Wiggins was interviewed by, unsurprisingly, Sky and was asked if he knew he was behind at the timing point. He did, not only because he was fed the information but also because of the 'huge' sign. But it was all about riding to his own schedule. He didn't say if he'd had to up his pace to match Westra’s unexpectedly good performance, but there was only the one intermediate timing point, and I doubt, however good Sky’s preparation and implementation was, that they could be confident, to the second or even handful of seconds, where he was in relation to Westra’s time.
Having said that, the performance of the team was just about faultless. There was
- Wiggins’ stunning prologue result (considering the conditions and necessary caution)
- the attention which enabled Wiggins and Thomas to be in the front echelon on the decisive first stage, and also for them to help drive it home allowing the rest of the team to take it easy while others were busting a gut
- Richie Porte and co keeping the pace high on the final climbs to dissuade the more explosive climbers from attacking effectively.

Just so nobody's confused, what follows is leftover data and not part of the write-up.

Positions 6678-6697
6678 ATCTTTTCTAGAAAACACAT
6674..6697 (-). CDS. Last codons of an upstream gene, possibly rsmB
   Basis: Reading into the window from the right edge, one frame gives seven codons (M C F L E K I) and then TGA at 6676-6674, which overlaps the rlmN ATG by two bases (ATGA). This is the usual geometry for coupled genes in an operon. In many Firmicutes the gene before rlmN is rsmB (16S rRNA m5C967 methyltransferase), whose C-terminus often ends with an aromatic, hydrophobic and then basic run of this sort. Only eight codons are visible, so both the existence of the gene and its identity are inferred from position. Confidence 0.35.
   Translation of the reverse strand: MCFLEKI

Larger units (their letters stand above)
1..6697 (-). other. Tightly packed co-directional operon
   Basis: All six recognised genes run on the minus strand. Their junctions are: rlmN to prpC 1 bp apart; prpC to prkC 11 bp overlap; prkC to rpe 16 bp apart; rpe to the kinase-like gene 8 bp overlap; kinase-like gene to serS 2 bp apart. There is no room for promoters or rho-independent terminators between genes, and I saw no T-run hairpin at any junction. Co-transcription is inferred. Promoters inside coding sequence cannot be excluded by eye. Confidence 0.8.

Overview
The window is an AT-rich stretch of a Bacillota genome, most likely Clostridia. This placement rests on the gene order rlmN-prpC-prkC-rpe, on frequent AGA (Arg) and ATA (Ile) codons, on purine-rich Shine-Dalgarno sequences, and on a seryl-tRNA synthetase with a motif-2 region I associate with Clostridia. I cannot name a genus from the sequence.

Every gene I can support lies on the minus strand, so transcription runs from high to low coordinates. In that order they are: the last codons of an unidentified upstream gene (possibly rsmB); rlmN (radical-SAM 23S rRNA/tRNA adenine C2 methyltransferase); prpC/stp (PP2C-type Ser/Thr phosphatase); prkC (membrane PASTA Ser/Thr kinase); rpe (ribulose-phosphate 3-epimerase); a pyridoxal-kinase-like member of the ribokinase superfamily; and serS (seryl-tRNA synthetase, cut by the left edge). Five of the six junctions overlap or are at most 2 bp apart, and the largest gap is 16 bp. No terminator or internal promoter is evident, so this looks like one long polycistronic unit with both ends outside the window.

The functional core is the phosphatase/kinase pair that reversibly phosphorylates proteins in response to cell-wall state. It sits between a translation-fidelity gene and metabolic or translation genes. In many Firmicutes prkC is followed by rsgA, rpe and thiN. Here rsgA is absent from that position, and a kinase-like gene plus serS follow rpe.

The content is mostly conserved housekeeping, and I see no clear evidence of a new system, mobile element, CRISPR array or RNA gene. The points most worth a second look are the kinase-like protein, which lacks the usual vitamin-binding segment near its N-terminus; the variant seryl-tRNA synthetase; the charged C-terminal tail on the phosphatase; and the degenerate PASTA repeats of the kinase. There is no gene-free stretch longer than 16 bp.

- Wiggins ‘delivering’.
With Cav, Wiggins, Boassen-Hagen and Richie Porte all winning it’s been a stellar start to the season. Not that it really matters but I see that Sky are now top of the team rankings after Paris-Nice.
Great for Bradley, but I still suspect the changes in speed on the TdF stages will be his undoing. He has a great engine but doesn't seem to be able to respond when those nearby up the pace a bit, even if for only a short time. Fingers crossed though as I would really like to see him win this year.
The counter-argument to this was his performance in the Dauphine last year, when on the harder climbs he was dropped. But he gradually upped his pace, Indurain-style, and managed to catch up the hares.
Innr ring's views on trhe suject here: http://inrng.com/2012/03/can-bradley-wiggins-win-the-tour-de-france-2/